17. The system according to claim 15, wherein the automatic fault injection options further comprises an option for injecting a fault all of the time, an option for injecting a fault after a number of calls of the called one of the JAVA objects, an option for injecting a fault if the one of the JAVA objects has been called for a first time, an option for injecting a fault if a certain subroutine is in a call stack, an option for injecting a fault based upon a variable value, and an option for injecting a fault based upon a condition of a complex state machine.
18. The system according to claim 10, wherein:
one of the JAVA objects is called and executed by using the JVM,
one of the at least one breakpoint is determined to have occurred within the called one of the JAVA objects,
a determination is made as to whether one of the faults should be inserted if the one of the at least one breakpoint has occurred,
one of the exceptions is selected and thrown for the at least one method and execution of the called one of the JAVA objects is continued if the one of the faults should be inserted,
execution of the called one of the JAVA objects is continued if the one of the faults should not be inserted,
a determination is made as to whether the called one of the JAVA objects has finished being processed and executed by the JVM if the one of the at least one breakpoint has not occurred,
execution of the called one of the JAVA objects is continued if the one of the JAVA objects has not finished being processed and executed by the JVM, and
the execution of the called one of the JAVA objects is terminated if the called one of the JAVA objects has finished being processed and executed by the JVM.
19. A program product for automatically injecting faults into a JAVA virtual machine (JVM) when the JVM is executing a JAVA program that has JAVA objects wherein each of the JAVA objects has a class, at least one method, and at least one attribute, comprising:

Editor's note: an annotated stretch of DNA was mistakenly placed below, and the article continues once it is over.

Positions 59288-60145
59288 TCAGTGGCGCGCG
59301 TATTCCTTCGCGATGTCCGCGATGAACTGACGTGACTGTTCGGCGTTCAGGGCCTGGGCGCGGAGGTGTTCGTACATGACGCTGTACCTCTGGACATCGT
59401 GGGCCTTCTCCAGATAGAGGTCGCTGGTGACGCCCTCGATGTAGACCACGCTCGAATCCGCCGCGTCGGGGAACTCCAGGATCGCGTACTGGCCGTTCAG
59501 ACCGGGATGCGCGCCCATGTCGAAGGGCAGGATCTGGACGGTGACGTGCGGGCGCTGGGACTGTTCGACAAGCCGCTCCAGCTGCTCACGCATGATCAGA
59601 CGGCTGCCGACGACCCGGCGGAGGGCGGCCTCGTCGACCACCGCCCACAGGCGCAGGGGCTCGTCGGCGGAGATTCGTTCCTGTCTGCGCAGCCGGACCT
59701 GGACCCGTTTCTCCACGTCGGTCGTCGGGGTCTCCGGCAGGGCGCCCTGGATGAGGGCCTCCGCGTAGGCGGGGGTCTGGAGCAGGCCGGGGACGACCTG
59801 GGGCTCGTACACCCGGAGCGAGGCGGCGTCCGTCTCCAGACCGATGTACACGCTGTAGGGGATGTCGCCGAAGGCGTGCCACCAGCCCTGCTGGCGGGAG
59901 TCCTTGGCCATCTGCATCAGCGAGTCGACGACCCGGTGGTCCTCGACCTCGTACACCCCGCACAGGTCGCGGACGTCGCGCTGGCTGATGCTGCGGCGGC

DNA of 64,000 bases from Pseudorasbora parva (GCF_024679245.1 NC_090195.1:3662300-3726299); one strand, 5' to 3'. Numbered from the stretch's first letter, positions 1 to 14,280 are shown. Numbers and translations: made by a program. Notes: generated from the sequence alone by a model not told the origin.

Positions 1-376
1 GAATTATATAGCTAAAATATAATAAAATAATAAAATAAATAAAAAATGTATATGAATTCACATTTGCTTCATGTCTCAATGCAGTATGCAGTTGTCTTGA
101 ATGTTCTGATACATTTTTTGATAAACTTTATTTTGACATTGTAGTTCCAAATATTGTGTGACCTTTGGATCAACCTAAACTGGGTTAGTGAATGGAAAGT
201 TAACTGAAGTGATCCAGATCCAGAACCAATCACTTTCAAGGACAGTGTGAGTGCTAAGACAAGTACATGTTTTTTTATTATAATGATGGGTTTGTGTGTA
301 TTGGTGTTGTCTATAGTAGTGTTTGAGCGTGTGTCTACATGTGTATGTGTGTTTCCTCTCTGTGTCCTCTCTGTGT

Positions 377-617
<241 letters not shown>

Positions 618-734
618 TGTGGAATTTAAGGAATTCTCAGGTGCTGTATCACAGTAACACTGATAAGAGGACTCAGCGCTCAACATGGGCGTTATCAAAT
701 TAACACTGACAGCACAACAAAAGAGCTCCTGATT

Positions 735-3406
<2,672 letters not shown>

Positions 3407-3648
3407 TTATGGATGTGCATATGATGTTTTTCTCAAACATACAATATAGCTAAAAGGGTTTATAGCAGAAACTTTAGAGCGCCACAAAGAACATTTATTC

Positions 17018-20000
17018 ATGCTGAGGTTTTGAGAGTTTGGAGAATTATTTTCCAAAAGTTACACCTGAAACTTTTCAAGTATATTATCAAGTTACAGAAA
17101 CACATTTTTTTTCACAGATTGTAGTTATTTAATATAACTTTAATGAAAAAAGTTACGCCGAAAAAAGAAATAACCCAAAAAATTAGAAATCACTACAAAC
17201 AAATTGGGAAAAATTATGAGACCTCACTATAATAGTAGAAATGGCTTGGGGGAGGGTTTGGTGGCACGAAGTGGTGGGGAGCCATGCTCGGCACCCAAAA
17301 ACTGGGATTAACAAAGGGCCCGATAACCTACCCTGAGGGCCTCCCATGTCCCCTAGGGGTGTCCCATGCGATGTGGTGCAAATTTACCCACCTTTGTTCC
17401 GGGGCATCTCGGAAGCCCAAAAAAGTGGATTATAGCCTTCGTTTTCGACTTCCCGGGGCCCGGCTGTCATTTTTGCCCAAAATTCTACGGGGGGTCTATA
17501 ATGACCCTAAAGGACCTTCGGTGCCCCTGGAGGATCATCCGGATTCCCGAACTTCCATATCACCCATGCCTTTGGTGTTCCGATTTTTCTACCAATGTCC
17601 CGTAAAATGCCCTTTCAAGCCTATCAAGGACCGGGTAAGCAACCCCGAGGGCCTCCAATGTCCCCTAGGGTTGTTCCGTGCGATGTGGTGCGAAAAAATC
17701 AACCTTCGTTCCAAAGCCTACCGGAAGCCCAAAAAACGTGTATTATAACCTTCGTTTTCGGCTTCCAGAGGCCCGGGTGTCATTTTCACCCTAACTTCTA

instruction means for initiating the JAVA program to inject the faults by determining locations within the JAVA program to where respective faults are to be injected,
instruction means for finding and maintaining all the faults by traversing the class for each of the JAVA objects and searching for all exceptions from the class, the at least one method, and the at least one attribute,
instruction means for determining whether and when one of the respective faults should be injected,
instruction means for automatically and timely triggering one of the exceptions to inject the one of the respective faults at one of the corresponding locations when the one of the corresponding locations has been reached and when it has determined that the one of the respective faults should be injected at an appropriate time, and
computer usable media bearing said instruction means.
20. The program product according to claim 19, wherein said computer usable media is a memory media.
21. The program product according to claim 19, wherein said computer usable media bearing is a floppy disk.